As you can see, you would be nearly $50,000 richer with the smaller fee. And that's just on $10,000. Imagine the difference when you invest more.
These results, of course, don't account for inflation or taxes, but it illustrates the point. The longer you are invested in a fund with a high fee, the more you stand to lose. Over a single year, the difference will be negligible, but over time these fees eat more and more of your returns.
And this gives us a great chance to benefit by mirroring the top of holdings of an actively managed ETF without having to pay the management fee.
Essentially, you're letting the fund manager do all the work and riding their coattails free!
To really drive home how regular investors can beat active ETF managers at their own game with minimal effort, we're going to use one of the market's hottest ETF companies: Ark Invest. CEO Cathie Woods has become a superstar investor. So using Ark's flagship ETF will demonstrate some of the points laid out in this article.
First, let's look at the holdings in Ark Innovation ETF (ARKK) and see if there is any concentration. As this is an ETF, all of this information is easily accessible and updated daily here.
AARK ETF holdings(Source: Ark Invest)
We see that as of April 1, 2021, Ark's flagship ETF had 55 holdings — far more than most individual investors would hold. We also see that its top 15 holdings make up over 55% of the total portfolio. This is pretty concentrated but if you look closer you find that its top five holdings make up nearly one-third of the portfolio!
Clearly, those top five positions are major drivers of ARKK's returns. What's more, most of their positions have a weighting of less than 1.5%. Even if one of those stocks were to double in price, its impact on the portfolio's returns would be negligible.
To show the power of focusing on an ETF's main holdings let's backtest ARKK's performance vs. the same percentages of ARKK's top holdings. We're going to go with the top 12 positions as that has been shown to be the sweet spot for diversification.
Comparison of returns over two years, AARK vs. its top 12 positions(Source: Portfolio Visualizer)
Note: Portfolio 1 is ARKK. Portfolio 2 is the top 12 positions in ARKK's portfolio. Also note this backtest goes back only to 2019, as its sixth-largest holding, Spotify, went public then.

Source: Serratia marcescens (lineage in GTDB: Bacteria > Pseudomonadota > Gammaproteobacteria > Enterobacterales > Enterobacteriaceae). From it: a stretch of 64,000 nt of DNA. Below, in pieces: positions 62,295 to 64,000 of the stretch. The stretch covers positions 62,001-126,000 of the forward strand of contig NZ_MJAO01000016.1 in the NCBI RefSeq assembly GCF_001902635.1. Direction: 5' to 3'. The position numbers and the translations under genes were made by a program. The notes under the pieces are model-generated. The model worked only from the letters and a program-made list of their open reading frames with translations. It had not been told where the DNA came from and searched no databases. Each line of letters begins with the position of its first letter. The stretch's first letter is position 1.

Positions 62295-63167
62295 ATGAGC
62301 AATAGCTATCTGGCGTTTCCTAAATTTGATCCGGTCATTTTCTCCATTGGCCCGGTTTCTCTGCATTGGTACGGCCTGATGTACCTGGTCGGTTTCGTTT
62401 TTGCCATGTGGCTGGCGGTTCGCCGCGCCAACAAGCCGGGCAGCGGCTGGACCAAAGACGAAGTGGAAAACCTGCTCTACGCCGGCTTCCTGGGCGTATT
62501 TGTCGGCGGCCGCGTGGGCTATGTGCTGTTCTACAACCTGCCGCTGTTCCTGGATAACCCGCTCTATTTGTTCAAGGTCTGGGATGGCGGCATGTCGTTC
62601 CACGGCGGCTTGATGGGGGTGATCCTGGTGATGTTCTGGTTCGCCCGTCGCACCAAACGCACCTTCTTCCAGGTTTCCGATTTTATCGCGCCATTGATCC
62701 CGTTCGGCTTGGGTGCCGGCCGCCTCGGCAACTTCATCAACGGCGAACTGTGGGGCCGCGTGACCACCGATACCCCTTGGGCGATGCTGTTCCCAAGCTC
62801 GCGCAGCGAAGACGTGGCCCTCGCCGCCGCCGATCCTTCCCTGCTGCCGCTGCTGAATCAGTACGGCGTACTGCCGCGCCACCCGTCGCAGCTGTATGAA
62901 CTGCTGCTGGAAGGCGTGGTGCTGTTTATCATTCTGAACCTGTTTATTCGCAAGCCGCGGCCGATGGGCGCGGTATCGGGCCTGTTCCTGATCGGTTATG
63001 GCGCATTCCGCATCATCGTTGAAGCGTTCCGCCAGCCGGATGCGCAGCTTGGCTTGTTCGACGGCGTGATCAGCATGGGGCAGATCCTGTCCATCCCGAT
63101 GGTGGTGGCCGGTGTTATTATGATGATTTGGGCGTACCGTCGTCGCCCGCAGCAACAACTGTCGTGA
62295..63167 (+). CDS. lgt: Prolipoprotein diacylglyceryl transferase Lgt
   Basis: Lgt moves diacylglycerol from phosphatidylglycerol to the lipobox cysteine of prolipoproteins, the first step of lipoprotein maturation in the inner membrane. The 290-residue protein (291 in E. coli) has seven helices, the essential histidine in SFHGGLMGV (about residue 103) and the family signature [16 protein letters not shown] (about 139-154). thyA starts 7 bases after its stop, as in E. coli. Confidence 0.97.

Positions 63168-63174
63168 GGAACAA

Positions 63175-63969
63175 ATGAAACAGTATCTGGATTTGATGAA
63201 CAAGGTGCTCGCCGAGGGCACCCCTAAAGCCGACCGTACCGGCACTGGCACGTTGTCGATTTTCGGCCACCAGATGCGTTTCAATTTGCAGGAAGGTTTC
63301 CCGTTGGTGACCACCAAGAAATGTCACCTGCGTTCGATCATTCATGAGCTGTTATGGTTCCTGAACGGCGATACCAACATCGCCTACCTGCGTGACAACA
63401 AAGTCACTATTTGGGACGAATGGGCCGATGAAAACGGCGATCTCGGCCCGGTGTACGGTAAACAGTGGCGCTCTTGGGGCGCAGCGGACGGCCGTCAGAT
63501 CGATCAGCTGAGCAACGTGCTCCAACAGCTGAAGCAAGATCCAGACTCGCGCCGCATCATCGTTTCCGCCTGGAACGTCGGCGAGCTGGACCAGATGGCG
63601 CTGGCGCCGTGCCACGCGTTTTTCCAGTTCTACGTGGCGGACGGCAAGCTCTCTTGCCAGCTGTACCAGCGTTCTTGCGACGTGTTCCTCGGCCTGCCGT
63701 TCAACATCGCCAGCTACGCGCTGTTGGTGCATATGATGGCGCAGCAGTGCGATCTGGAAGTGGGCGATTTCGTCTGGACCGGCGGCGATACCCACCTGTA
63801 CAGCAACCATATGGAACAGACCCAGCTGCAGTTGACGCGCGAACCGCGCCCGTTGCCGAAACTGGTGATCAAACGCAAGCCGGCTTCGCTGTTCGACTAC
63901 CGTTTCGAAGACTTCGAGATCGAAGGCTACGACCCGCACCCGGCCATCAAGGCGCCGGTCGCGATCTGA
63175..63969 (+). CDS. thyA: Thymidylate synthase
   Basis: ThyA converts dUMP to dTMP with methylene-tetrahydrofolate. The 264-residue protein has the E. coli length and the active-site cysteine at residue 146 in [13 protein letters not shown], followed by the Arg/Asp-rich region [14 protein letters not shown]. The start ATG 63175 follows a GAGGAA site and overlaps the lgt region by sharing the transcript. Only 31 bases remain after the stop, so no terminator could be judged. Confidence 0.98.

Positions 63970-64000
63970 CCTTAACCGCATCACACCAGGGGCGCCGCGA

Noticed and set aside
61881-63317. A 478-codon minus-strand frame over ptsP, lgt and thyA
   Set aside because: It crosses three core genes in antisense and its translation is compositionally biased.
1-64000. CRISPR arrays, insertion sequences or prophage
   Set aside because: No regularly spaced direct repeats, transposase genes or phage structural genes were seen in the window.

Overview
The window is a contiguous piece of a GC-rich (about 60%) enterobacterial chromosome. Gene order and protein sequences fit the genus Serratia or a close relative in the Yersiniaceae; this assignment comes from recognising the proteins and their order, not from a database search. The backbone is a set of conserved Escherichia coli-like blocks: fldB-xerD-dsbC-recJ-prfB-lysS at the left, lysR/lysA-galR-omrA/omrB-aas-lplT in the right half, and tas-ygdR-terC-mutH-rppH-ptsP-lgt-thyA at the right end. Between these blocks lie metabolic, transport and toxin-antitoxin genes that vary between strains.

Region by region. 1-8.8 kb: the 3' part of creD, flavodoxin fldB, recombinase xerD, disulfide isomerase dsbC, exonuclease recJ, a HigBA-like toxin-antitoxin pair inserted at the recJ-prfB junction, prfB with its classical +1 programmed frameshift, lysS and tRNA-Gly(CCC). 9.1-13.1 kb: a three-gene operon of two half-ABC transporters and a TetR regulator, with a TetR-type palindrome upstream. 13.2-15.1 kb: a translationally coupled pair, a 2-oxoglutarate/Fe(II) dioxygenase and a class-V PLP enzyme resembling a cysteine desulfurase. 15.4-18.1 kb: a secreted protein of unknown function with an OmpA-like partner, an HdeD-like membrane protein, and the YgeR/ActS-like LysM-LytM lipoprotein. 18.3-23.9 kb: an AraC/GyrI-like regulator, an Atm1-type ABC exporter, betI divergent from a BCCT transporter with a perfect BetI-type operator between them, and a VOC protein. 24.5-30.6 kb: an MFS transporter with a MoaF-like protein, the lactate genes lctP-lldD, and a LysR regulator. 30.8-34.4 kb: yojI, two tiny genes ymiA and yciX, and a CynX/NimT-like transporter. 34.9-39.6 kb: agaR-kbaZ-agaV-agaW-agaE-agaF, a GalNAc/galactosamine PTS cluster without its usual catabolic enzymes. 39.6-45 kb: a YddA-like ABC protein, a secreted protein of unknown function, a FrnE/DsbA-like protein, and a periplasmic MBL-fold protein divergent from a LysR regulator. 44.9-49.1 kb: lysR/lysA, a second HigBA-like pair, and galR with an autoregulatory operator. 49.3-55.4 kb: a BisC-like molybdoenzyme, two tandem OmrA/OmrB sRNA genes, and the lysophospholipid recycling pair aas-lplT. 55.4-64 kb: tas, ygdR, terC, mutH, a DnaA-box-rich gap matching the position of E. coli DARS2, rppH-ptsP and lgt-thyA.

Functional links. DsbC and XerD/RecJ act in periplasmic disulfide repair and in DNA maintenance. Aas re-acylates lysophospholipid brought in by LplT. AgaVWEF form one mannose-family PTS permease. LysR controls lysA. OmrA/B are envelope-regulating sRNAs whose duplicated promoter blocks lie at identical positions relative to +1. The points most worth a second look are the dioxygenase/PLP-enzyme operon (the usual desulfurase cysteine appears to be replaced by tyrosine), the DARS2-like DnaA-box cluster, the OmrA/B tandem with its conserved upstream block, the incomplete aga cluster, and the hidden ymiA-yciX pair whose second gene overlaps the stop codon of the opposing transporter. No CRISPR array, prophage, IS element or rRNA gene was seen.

As we can see, Portfolio 2, which focuses on ARKK's core positions (its high-conviction stocks), clearly outperformed ARKK. What is more impressive is that ARKK itself had a terrific bull run over the same period.
This shows the advantage available to investors willing to add a few extra steps of work in order to enjoy better returns. Better yet, an investor would have beaten Ark's fund and not paid any management fee, which for ARKK is 0.75%.
Over the long term, an investor can save plenty by not paying management fees. This strategy also helps keep their commissions low by maintaining only a core selection of stocks. Furthermore, they need only to quickly check their target ETF's holdings periodically for any changes. And with all that, they can enjoy compounding outperformance with minimal effort.
Additional strategies to consider
This article outlines an idea; where you take it is up to you. There are all sorts of tweaks and spins you can have on this simple idea to increase your returns or lower your risks.
One idea is to compare several active ETFs that interest you and have had solid performance over the last three to five years. Look at each of their holdings and try to spot any commonalities. If you see the same tickers showing up in each fund's portfolio you can guess that stock is a big part of driving the success of each of them. You could then make your own portfolio tracking only these common stocks.
Another tweak to consider is that all funds have mandates that they must abide by. For example, if they hold stock and it becomes too large a part of their portfolio due to its increase in value rapidly, they must sell shares to trim down its allocation.
Retail investors are under no such limitation. In fact, one of the keys to long-term success is to let winners run. We can let a position go for as long as it is successful. And this is a large part of long-term outperformance.
If you spot a fund trimming a core position, verify that it is simply trimming its size and isn't due to the stock's negative fundamentals. You can usually see this happen when a stock has an explosive run and after the move, the fund starts selling its shares. It's also helpful to look at the changes in that stock's weighting within the portfolio to help determine whether the fund is just trimming its weighting.
So are there free lunches on Wall Street?
To be clear this is not a guaranteed money-making strategy. If the fund underperforms, your core holdings may underperform just as badly or worse. Not paying a management fee will help mitigate that over the long term.
That is why it's important to understand why you have chosen to track the fund in the first place. And remember that a fund's performance should be measured over as long a term as possible.
This is for investors who want to be a little hands-on with their portfolio or are interested in a specific niche but know that they can't put in the hours necessary to properly build a high-quality portfolio. This isn't for those who want to do it all themselves and pick stocks independently. And this certainly isn't for those who want to passively invest.
Regardless of who you are, just going through this article should at the very least have opened your eyes to the unique advantages you have as a small retail investor over large institutional funds. And you've also seen the ways management fees and portfolio diversification affect you as an investor.
Of course, it goes without saying that I am not an investment advisor and none of this is investment advice. You should always do your own research before making any investment decisions!